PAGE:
By Dave Broom

The End of an Era

Dave says farewell to Whisky Magazine
I am in southern Spain. More importantly I am in Spain on holiday (which technically means I shouldn't be writing this). More importantly again, I'm in Spain drinking Fino. Can anything be more right in my world? Maybe some of you disagree. Have a dram instead Dave, you might say. Sorry. Fino it is, because it is the right drink, at the right time, in the right place. It's from here. The food works with it. Last night I drank Fino throughout the meal, only stopping in order to down what seemed like a half pint of PX (over) generously poured by the waiter.

It's been a journey of rediscovery, like the dusty sherry bar in Madrid which I'd last propped up around 17 years ago. Little has changed, maybe some more dust on the old bottles, the mildly dubious tapas, the idea that you are part of this secret club. Or Bar Castañeda in Granada last seen in an even more distant past where I sat and scribbled thoughts inspired by the Alhambra's peace ­- a place which I now realise, older, grey, bearded, was a trigger to change paths and start a career in writing.

17 years is a long time. It's longer than my daughter has been alive, but is as long as Whisky Magazine has existed. I'd forgotten until I checked that my first piece was actually published in Issue one. It was about Speyside. It wasn't very good, so don't bother looking it up. We were all - bar Michael Jackson ­- trying to finding a new way of writing about something which was still mildly obscure. Sometimes we managed it and sometimes it was extremely difficult.

This was a time when more people were rejecting whisky than accepting it, when the notion of a whisky cocktail would be met with horror. It was a time when single malt was still growing into the shape it now holds; a time when Japanese whisky was unknown on export markets, Canadian whisky was cheap, Irish whiskey was a speciality, and premium Bourbon was still trying to break through. The only place where people were drinking Scotch in volume, it now strikes me, was Spain.

17 years isn't a long time in whisky's story, but look where we are now. A new generation drinking, whisky cocktails, the emergence of 'craft' distilleries in every country, a renaissance for Ireland, America and Canada, Japan resplendent. Where's Scotch? In decline? I don't believe so. Certainly it is tougher now than a few years ago, but like all whisky it is in a significantly better place.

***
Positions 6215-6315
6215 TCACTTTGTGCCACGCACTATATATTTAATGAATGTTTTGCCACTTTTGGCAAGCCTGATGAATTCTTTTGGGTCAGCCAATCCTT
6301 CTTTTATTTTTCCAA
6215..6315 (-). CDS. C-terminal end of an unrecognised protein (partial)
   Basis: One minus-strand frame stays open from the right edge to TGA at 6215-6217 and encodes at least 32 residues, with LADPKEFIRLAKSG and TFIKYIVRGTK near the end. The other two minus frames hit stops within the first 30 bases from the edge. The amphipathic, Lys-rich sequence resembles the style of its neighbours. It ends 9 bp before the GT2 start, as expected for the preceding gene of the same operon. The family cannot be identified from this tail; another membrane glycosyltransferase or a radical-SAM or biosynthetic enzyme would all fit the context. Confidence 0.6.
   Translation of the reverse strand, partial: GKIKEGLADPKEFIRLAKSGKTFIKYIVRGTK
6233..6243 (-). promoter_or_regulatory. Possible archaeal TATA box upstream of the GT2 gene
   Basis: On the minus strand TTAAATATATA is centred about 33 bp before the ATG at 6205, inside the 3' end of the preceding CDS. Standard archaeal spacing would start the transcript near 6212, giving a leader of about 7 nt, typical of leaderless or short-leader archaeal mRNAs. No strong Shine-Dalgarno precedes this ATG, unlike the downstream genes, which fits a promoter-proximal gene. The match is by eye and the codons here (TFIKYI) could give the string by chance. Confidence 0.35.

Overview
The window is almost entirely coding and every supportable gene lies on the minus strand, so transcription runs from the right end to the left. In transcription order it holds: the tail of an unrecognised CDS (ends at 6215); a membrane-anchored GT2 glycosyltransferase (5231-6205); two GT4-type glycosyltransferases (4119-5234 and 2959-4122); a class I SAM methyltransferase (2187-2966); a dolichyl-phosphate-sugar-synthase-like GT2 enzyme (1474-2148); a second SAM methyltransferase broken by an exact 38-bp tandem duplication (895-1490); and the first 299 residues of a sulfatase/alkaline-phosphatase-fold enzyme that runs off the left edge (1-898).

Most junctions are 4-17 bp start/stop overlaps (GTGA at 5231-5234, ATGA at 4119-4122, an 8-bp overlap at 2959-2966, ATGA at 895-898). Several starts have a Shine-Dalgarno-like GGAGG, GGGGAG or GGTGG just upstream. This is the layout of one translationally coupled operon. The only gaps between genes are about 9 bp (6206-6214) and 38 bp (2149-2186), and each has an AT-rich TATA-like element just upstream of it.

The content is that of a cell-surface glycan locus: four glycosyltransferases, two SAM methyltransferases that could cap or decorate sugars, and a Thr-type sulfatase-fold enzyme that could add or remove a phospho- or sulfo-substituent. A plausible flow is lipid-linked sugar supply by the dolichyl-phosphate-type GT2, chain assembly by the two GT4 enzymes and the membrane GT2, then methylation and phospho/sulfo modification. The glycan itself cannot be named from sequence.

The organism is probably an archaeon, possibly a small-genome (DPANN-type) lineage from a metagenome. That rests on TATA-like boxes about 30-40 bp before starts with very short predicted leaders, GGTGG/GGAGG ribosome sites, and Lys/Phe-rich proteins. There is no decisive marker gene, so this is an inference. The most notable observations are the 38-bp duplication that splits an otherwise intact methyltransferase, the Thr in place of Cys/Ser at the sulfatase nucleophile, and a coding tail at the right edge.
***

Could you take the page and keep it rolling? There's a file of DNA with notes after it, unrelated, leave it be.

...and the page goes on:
Would that were the same with sherry. It seems as if I'm currently trying to do my best to single-handedly rescue the industry one bottle at a time, but the fact is that sherry has retreated to its heartland. It has gone into the same decline as Irish, Japanese, rye and numerous other whisky styles experienced - the same void that yawned at Scotch in the 1980s before Spain helped to rescue it.

What has sherry done wrong in all these years? Nothing in terms of quality. It simply didn't realise that the world had moved on. It was too slow, it was a victim of circumstance. Now though sherry seems to be clawing its way back. It's behind every bar, is being drunk with food, used in cocktails, sporting new packaging, being sold in a new way. A generational shift has taken place. Sherry is, dare I use the word, hip. It is a long way back, but at least some revival is underway.

Some may hold that the cyclical nature of drinks means the best anyone can do is manage the decline. Maybe there is a way to break free of this wheel. It lies in learning - really learning - from the past and using those lessons to pick up the burden and move onwards into the future. It might not always work but onwards we must go. To get stuck - like sherry did and whisky did before it - is to be doomed to repeat the same old tropes. So, I'll continue to work to Beckett's maxim, but also to Hunter S Thompson's, 'When the going gets weird, the weird turn pro.'

It's time to hang up this particular hat. It's been 17 years of fun, it's been six editors, multiple drams, many late nights and great and lasting friendships. Now is time to find a new challenge. Thanks for riding with me. It's been a blast. See you somewhere.